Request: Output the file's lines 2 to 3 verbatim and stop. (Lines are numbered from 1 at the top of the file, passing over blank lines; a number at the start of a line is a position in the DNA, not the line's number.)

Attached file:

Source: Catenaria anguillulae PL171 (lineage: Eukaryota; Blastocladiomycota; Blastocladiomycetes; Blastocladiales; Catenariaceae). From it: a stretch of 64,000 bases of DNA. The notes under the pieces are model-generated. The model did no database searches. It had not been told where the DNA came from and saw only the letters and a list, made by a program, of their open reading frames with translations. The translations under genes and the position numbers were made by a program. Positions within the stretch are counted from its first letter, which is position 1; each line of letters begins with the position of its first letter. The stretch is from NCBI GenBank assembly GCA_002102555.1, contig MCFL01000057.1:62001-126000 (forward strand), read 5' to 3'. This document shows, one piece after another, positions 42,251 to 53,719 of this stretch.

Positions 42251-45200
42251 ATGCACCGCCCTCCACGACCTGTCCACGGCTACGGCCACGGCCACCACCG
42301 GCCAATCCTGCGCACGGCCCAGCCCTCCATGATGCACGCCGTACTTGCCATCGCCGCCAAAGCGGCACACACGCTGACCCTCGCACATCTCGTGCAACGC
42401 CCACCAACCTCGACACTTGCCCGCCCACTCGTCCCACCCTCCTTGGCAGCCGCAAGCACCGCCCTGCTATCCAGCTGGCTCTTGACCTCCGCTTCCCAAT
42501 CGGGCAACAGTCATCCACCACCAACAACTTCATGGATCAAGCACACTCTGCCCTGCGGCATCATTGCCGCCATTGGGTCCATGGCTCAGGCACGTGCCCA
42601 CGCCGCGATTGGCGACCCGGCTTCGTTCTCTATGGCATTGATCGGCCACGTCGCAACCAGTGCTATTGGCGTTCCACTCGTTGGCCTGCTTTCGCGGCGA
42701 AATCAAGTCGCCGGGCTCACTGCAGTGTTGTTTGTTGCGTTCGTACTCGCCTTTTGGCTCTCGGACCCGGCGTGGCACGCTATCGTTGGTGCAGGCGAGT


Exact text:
Positions 42251-45200
42251 ATGCACCGCCCTCCACGACCTGTCCACGGCTACGGCCACGGCCACCACCG